Ceramic Pinhole

Discussion in 'Pinhole Photography' started by Robert Kennedy, Jul 8, 2005.

  1. Robert Kennedy

    Robert Kennedy Member

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    A few months ago I made, what I think is one of the few 4x5 pinhole cameras made almost entirely out of clay.

    Yes, this camera is ceramic. Everything but the pinhole is made of stoneware.

    And yes, it is heavy. And yes, it works. It even takes standard 4x5 holders.

    And yes, I am crazy.

    Anyone interested in the details and instructions?
     
  2. medform-norm

    medform-norm Member

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    Congratulations to you who have joined the club of looney gear fixers.
    Yes, of course we want details! Instructions may not be necessary. Most of all, we want to see what it looks like (for all I know you could have modeled it to looke like Donald Duck) and what it does when fed properly.

    FYI: there is a Hungarian/Dutch guy who turned a bunker into a pinhole. Would that count as sort of ceramic too by your standards?

    FYI2: there is another guy who made a 4x5" camera out of a cardboard box. It worked. I don't know how many exposures could be made with it before it wore out though.

    FYI3: we made a paper pinhole camera by turning a book into a pinhole camera - and took pics with it of a library - how appropriate, no?
     
  3. jjstafford

    jjstafford Inactive

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    Before someone claims to be the first with a pinhole camera, he might check The Pinhole Journal. The variations are too great to list here, but include a camera that did a full year exposure, the mouth camera and, yes, the "a**hole" camera. Pardon my French, but I'm just quoting the literature.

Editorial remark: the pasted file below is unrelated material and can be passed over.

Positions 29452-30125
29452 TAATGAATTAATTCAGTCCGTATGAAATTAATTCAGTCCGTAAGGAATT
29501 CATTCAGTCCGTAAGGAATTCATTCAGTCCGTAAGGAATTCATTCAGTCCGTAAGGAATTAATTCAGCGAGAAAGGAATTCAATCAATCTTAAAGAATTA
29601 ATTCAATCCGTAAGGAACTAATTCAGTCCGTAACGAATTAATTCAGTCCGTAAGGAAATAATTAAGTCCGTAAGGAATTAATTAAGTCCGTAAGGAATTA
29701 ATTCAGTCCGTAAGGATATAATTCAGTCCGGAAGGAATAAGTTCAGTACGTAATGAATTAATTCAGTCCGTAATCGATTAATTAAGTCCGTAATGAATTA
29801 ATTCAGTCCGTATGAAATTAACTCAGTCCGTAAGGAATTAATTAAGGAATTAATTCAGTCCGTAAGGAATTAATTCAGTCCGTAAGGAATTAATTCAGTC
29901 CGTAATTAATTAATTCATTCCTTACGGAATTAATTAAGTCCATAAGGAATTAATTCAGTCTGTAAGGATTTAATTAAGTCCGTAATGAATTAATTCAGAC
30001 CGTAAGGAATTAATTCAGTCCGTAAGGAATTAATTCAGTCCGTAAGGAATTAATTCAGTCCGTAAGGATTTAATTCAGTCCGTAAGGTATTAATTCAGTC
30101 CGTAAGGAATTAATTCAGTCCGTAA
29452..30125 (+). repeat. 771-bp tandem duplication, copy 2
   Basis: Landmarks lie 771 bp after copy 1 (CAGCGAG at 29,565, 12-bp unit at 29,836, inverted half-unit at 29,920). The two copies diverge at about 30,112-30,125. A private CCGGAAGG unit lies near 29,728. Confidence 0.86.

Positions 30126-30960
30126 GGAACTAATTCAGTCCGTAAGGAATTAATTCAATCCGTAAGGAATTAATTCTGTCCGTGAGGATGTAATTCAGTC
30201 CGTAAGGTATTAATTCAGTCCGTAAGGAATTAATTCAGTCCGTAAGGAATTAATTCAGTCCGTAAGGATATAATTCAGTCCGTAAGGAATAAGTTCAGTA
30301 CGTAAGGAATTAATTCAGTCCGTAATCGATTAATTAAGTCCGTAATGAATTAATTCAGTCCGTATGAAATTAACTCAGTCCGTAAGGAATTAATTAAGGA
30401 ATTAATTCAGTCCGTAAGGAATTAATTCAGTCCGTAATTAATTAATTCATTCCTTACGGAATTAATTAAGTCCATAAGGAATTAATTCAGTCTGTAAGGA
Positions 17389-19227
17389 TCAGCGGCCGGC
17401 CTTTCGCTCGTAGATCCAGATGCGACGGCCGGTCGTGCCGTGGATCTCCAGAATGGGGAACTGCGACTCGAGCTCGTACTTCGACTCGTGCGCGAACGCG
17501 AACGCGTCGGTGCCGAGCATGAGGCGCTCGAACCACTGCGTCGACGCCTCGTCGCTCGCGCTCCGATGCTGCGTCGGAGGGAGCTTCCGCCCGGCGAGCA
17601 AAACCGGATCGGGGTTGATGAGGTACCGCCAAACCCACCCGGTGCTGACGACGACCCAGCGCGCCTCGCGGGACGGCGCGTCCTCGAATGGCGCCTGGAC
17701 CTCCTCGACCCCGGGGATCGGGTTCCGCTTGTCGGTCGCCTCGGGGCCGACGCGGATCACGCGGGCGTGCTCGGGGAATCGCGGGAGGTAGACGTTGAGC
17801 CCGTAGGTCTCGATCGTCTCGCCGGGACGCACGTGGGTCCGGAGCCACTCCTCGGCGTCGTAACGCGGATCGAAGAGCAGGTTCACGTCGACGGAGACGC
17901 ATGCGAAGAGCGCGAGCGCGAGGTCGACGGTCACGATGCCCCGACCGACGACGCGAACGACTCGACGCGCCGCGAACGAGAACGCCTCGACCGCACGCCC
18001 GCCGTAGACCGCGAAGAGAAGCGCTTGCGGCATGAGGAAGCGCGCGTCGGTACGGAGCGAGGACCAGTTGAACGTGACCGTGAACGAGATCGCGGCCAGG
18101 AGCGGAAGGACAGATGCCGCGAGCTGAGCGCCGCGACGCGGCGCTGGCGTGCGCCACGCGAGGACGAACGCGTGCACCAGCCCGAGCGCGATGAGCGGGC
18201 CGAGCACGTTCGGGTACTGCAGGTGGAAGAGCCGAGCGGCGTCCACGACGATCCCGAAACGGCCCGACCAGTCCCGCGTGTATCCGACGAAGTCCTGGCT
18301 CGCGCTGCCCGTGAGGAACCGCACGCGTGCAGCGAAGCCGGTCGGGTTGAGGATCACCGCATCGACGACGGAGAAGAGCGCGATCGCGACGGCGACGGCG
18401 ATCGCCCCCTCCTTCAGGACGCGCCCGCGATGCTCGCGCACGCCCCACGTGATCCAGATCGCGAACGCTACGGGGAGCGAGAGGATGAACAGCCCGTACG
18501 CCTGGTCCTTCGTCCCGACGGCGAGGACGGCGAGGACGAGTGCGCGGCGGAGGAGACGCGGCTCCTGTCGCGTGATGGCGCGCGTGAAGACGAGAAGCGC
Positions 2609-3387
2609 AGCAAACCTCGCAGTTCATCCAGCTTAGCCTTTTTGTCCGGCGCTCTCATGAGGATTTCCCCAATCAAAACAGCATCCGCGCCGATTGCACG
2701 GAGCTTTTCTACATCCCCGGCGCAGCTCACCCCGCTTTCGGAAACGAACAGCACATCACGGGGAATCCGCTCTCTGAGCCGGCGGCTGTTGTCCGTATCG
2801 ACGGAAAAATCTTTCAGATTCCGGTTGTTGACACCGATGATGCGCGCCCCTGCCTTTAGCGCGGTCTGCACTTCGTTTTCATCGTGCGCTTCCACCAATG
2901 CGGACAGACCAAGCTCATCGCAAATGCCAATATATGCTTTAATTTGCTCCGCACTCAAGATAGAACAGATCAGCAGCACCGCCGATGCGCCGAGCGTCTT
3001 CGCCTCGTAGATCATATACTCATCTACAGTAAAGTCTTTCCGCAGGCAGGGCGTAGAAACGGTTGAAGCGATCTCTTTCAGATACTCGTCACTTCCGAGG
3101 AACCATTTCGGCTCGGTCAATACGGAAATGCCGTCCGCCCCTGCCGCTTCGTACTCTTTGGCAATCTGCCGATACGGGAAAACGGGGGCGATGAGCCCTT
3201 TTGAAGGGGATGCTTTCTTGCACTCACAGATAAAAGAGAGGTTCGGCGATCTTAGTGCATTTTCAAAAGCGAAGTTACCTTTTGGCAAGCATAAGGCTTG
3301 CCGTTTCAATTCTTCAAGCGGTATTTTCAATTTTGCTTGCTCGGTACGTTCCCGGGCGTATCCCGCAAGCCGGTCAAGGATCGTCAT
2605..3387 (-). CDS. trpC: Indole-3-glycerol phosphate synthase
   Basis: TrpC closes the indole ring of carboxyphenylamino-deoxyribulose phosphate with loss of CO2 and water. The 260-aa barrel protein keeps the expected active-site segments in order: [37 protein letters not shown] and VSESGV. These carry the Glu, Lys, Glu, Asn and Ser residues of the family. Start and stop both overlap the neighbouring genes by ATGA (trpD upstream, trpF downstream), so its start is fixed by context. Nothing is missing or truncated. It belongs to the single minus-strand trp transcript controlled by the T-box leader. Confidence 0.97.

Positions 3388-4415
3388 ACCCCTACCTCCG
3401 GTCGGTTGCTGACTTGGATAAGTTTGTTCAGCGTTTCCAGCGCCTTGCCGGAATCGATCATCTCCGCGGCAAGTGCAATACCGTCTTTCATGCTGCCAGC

4. Robert Kennedy

    Robert Kennedy Member

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    I posted images of the Ceramicamera in the technical gallery.
     
  5. modafoto

    modafoto Subscriber

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    Nice camera!

    How much does it weigh? It must be quite heavy.
     
  6. Robert Kennedy

    Robert Kennedy Member

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    Thanks for the compliment.

    It weighs a little over 5lbs. So it really isn't that heavy. I will be looking to attach a tripod socket soon.

    The nice thing is that it takes standard holders. So it isn't a "one shot" pinhole where you have to insert the paper/film, take the picture, then unload it.

    The hardest part of making it was calculating the shrinkage of the clay. Clay can shrink from anywhere from 5-15% after bisquing, so you have to watch the measurements and be willing to take a dremel to the sides a bit (better to be too small...)
     
  7. madvax

    madvax Member

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  8. Robert Kennedy

    Robert Kennedy Member

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    Nice design. If I ever have access again, I'd like stretch out some more in this medium. What I'd really like to do is see how funky I could get and keep the standard 4x5 holder format.
     
  9. noseoil

    noseoil Member

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    If you want to set up a tripod mount, use epoxy (just the hardware variety will work) and mount a nut in a block of wood first, wax a bolt so the threads don't foul. Once the nut is bonded into the wood (dremel), wax a bolt the same size as the nut and bond the wood block to the bottom or side of the camera. You could also make a hole in the bottom of the camera and bond the nut into the camera, but I think it might be safer to thae the fastening outside of the camera. tim